But what I was thinking about during the quest and what I wanted to talk about today is the connection between The Secret World and faith.  I remember early on in TSW’s progress, I was already wondering just how the game was going to handle religious references, especially with its contemporary setting, pseudo-religious secret societies, and love of mythology and supernatural occurrences.  It was inevitable that Christianity would be a part of it in some way, and since I’ve never got the impression that Tornquist or his story team boasts a strong faith or respect for others’ faith, it was mildly concerning to me.  “Mildly” because I’m not on a one-man campaign to make everyone in the world fall into line with how I see things or else I get frazzled; the truth is the truth and that won’t be changed, and I can fully accept it when fiction writers tackle these subjects in their own way.

Still, I didn’t especially want to be playing a game where my faith was vilified or belittled, and there could have been a real possibility of that.  Instead, what I sense is that the writers are striking an interesting balance of skirting near subjects pertinent to religions but not going so far as to levy judgment on any of them.  There’s this sense of sampling the most interesting elements and then weaving those together in a bizarre tapestry that still doesn’t make sense to me.  It just seems bigger than what we can get a hold of, and I suppose that’s one of the goals of the game.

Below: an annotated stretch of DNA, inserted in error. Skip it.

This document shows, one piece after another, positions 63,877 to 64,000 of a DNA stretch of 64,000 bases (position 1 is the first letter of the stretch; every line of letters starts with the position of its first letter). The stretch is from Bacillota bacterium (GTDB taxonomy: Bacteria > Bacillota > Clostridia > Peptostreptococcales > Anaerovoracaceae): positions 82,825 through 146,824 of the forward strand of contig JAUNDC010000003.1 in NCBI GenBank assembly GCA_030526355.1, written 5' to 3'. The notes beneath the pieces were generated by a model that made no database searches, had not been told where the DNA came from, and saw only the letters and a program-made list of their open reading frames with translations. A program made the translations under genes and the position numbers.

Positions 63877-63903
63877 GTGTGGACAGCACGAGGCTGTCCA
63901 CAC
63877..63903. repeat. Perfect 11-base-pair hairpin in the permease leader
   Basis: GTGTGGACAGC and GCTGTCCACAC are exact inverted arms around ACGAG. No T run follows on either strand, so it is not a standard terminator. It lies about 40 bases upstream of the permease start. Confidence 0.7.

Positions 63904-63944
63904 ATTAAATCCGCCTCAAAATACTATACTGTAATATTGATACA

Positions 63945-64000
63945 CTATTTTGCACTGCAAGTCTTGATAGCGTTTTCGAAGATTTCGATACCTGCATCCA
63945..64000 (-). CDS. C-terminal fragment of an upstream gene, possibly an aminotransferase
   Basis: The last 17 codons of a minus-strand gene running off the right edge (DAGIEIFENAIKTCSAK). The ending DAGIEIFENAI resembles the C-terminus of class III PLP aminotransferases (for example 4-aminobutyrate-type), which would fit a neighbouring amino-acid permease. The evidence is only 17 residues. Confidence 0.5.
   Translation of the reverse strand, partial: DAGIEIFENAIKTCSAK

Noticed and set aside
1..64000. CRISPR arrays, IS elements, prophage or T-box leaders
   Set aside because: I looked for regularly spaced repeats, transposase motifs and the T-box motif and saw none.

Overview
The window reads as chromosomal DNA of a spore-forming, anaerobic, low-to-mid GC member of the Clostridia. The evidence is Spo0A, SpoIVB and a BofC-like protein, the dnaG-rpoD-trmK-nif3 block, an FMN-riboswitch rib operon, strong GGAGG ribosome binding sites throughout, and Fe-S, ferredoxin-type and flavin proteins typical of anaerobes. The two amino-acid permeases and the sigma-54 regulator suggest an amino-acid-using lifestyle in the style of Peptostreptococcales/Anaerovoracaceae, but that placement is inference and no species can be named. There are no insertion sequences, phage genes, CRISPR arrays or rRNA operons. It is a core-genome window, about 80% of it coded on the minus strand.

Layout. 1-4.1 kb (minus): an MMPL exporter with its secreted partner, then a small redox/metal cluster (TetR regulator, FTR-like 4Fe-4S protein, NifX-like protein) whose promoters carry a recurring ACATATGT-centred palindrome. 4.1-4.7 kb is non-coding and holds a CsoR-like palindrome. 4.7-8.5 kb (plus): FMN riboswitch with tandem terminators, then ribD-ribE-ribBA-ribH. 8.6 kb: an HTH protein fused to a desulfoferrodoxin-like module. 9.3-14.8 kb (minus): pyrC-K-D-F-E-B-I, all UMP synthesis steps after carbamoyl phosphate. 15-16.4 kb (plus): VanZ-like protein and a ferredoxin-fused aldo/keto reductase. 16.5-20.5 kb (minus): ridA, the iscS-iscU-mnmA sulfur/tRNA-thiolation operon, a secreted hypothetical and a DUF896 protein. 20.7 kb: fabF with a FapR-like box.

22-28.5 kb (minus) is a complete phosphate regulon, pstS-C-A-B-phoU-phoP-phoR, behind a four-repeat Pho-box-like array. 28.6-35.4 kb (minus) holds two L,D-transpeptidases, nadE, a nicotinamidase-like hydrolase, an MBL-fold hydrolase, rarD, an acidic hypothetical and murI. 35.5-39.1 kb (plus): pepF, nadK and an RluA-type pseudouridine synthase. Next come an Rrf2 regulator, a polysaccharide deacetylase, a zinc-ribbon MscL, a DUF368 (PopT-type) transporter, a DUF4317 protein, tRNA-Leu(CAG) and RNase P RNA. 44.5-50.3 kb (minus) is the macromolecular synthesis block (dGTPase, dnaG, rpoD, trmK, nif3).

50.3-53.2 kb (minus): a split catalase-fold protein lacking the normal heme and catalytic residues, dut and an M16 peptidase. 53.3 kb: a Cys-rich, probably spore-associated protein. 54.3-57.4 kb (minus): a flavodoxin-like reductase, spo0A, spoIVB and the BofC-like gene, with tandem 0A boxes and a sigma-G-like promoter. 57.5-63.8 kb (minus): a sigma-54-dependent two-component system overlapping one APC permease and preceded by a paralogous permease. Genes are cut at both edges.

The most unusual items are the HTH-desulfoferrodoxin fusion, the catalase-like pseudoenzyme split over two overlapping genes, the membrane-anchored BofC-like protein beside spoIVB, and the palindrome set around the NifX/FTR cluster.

Plus, there does seem to be a wide sampling of faiths, including Native American, Christian, Muslim, Jewish, Norse, Hindu, and probably tons of the Eastern ones over on the Dragon side.  If there’s a subversive agenda at work to subtly dig at any of these, I don’t see it.

But the question of belief and faith is quite prominent in many of the characters’ lives, and the events of the game certainly uphold the notion that there are forces at work that are quite supernatural in origin. There’s a real hell in the game, for example.  There are miracles.  There are genuine people of faith and there are false prophets and cults (such as the Morning Light).